Excerpt: 3D Dot Game Heroes is one of the most retro games Family Friendly Gaming has ever had the honor of playing. This Playstation 3 (PS3) video game includes so many references to previous role playing games that part of the fun is finding them all. Most everything in this game is done with little blocks. Hitting enemies with your giant sword will have all of the blocks scatter across the ground/floor. For me this brings up memories of the Lego video games.
Fun, creative retro adventure serves as homage/satire.
Common Sense Media
28 July 2010
Summary: Parents need to know that 3-D Dot Game Heroes is a satire with non-graphic violence (i.e. cartoony, unrealistic fighting) that is meant to be humorous. The hero's sword, for instance, can be big enough to almost fill the screen at times. Parents should also be aware that players can upload custom-created characters to the PlayStation Network and that there's no guarantee those characters will be completely unobjectionable.
Conclusion: For a lower than average price point and greater than average fun, this game is a must have for all who enjoy good RPG/Adventure fun, and for anyone who grew up playing the games of the 80’s and 90’s.
Excerpt: h, the good ol' days, when life was simpler and sprites were only two-dimensional. The kingdom of Dotnia was saved from the evil Dark King by the hero of legend, and the Dark King was sealed away, by the power of the six sages, inside of an orb. Once everything had calmed down, the legendary sword which the hero used to defeat the Dark Lord was tucked away at the back of a nearby forest in a convenient stone altar, just in case.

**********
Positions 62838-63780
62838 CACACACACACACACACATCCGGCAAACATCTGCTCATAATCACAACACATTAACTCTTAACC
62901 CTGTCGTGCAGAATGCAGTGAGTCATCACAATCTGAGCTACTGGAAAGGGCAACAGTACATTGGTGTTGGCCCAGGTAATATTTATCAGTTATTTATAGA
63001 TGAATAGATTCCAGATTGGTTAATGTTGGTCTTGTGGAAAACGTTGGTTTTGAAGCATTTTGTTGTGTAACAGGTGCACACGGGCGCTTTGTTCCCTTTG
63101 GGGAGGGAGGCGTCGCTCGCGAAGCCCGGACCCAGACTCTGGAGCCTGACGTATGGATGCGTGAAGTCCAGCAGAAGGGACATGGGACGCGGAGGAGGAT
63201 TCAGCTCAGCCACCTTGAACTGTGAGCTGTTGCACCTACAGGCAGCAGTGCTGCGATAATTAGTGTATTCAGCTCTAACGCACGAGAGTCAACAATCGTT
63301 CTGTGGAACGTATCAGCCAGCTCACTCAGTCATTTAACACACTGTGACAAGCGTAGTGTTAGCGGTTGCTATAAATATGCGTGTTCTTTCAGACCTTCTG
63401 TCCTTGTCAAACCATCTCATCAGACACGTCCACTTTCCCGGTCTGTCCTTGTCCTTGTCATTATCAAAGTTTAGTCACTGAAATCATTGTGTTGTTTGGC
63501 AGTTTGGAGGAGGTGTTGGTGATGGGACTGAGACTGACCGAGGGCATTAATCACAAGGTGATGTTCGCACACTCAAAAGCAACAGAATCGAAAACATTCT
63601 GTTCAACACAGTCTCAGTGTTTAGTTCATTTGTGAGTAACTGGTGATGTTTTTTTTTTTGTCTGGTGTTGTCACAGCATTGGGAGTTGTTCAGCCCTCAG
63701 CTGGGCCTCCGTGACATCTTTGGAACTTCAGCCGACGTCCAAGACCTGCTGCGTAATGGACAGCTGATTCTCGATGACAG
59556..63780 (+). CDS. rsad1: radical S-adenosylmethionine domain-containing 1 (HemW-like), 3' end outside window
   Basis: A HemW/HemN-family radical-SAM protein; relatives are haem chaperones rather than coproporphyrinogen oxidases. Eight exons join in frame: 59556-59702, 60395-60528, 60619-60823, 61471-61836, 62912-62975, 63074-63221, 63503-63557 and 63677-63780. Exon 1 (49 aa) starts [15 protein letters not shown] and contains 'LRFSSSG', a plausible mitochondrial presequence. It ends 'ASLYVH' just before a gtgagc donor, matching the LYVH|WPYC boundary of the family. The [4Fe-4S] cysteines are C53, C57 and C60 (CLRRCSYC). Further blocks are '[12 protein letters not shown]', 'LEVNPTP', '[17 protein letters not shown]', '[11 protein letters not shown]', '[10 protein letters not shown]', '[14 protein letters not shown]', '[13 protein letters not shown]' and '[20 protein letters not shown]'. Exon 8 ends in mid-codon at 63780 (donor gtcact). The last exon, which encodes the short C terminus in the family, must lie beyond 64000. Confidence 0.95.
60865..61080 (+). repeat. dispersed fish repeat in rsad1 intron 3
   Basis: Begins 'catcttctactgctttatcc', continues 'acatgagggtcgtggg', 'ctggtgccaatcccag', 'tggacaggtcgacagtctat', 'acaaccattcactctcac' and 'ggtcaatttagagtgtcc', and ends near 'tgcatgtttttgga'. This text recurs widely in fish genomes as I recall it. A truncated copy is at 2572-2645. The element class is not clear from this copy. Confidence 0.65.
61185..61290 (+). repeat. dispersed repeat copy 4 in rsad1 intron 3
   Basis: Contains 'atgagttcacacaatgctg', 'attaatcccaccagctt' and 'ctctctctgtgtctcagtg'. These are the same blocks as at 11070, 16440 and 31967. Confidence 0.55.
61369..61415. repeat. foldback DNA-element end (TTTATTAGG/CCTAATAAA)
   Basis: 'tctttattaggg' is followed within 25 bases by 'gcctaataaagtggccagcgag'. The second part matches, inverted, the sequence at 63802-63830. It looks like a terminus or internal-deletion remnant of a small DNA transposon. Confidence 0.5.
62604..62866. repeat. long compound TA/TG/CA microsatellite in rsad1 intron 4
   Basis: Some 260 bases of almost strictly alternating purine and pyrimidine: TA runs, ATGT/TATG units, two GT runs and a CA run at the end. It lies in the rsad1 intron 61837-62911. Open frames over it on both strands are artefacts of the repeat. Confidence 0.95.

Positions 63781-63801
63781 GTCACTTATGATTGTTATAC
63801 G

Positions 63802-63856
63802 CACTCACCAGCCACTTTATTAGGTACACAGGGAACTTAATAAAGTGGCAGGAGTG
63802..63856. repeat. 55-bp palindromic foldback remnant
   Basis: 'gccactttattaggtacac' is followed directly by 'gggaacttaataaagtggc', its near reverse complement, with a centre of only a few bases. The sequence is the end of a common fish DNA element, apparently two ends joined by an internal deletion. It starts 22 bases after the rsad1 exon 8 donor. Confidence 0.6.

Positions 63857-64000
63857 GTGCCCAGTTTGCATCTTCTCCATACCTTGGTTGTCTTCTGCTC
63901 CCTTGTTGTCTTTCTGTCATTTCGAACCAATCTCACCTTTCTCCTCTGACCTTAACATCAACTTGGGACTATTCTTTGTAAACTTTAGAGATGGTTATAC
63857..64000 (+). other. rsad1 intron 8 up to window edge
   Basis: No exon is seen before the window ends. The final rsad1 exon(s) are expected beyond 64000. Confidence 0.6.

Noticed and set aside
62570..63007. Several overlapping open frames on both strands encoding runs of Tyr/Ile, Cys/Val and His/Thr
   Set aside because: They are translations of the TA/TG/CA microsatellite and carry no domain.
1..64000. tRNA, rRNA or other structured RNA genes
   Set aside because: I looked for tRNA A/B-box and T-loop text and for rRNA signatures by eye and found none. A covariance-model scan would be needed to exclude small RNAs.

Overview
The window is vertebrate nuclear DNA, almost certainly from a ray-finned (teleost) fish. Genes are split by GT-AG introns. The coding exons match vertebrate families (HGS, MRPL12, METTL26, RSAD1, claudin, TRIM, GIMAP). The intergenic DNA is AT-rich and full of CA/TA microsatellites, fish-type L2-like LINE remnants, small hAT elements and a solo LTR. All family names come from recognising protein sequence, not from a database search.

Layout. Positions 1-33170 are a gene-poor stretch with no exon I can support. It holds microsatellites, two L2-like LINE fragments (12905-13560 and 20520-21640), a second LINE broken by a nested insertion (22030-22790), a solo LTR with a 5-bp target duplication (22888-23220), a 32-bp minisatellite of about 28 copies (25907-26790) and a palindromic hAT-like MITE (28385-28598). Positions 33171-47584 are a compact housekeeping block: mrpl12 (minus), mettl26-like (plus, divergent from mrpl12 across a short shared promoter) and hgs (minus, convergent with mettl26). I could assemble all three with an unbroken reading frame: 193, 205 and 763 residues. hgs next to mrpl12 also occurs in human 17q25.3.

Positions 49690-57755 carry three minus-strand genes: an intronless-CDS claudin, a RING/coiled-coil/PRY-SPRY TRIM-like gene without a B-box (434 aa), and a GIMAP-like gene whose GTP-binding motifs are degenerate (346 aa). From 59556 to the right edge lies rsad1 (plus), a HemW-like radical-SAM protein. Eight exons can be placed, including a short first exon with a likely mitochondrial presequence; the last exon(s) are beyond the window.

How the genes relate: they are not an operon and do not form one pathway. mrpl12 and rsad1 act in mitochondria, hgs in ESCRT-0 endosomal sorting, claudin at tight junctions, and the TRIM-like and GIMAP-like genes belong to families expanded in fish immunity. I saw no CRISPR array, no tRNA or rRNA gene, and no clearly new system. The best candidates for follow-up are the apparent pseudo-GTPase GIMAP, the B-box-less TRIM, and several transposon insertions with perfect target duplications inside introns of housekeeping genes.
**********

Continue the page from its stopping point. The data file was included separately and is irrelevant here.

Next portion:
Excerpt: did many things well and earned itself a gold star in the gaming annals, but it made some changes that moved its franchise away from some of its core values and started it down what I would call "the wrong road." The move into the third dimension definitely could have gone a lot of differently than it did.
Excerpt: 3D Dot Game Heroes is an extensive homage to the Legend Of Zelda series, but it serves as more than a tribute. It’s the Zelda game that Shigeru Miyamoto and friends will never make. Nintendo creates primped, manicured experiences, designed from the outset to be masterpieces, often successfully. Still, wouldn’t it also be fun to play a Zelda game that isn’t worried about being a standard-bearer for the sacred order of Link?